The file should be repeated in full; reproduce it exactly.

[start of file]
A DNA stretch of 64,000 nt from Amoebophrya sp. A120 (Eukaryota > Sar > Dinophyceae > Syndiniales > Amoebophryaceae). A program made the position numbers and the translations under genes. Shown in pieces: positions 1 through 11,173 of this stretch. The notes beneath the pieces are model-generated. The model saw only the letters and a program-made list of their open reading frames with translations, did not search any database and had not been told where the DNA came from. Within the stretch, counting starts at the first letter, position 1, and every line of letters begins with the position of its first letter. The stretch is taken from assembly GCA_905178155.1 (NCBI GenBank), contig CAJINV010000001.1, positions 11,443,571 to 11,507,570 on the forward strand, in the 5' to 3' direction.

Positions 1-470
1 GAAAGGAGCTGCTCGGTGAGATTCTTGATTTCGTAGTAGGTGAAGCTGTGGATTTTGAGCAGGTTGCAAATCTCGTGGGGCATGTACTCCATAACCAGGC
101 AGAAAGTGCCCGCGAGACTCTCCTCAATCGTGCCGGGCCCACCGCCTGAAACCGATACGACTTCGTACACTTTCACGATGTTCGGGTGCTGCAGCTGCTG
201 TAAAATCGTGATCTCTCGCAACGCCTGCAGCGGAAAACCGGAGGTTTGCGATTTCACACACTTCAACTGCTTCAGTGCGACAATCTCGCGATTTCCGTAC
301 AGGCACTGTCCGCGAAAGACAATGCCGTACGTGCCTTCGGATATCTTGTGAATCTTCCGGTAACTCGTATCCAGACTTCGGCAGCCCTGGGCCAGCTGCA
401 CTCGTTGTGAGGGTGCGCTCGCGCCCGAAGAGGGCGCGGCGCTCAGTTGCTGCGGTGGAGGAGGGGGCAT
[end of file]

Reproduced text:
A DNA stretch of 64,000 nt from Amoebophrya sp. A120 (Eukaryota > Sar > Dinophyceae > Syndiniales > Amoebophryaceae). A program made the position numbers and the translations under genes. Shown in pieces: positions 1 through 11,173 of this stretch. The notes beneath the pieces are model-generated. The model saw only the letters and a program-made list of their open reading frames with translations, did not search any database and had not been told where the DNA came from. Within the stretch, counting starts at the first letter, position 1, and every line of letters begins with the position of its first letter. The stretch is taken from assembly GCA_905178155.1 (NCBI GenBank), contig CAJINV010000001.1, positions 11,443,571 to 11,507,570 on the forward strand, in the 5' to 3' direction.

Positions 1-470
1 GAAAGGAGCTGCTCGGTGAGATTCTTGATTTCGTAGTAGGTGAAGCTGTGGATTTTGAGCAGGTTGCAAATCTCGTGGGGCATGTACTCCATAACCAGGC
101 AGAAAGTGCCCGCGAGACTCTCCTCAATCGTGCCGGGCCCACCGCCTGAAACCGATACGACTTCGTACACTTTCACGATGTTCGGGTGCTGCAGCTGCTG
201 TAAAATCGTGATCTCTCGCAACGCCTGCAGCGGAAAACCGGAGGTTTGCGATTTCACACACTTCAACTGCTTCAGTGCGACAATCTCGCGATTTCCGTAC
301 AGGCACTGTCCGCGAAAGACAATGCCGTACGTGCCTTCGGATATCTTGTGAATCTTCCGGTAACTCGTATCCAGACTTCGGCAGCCCTGGGCCAGCTGCA
401 CTCGTTGTGAGGGTGCGCTCGCGCCCGAAGAGGGCGCGGCGCTCAGTTGCTGCGGTGGAGGAGGGGGCAT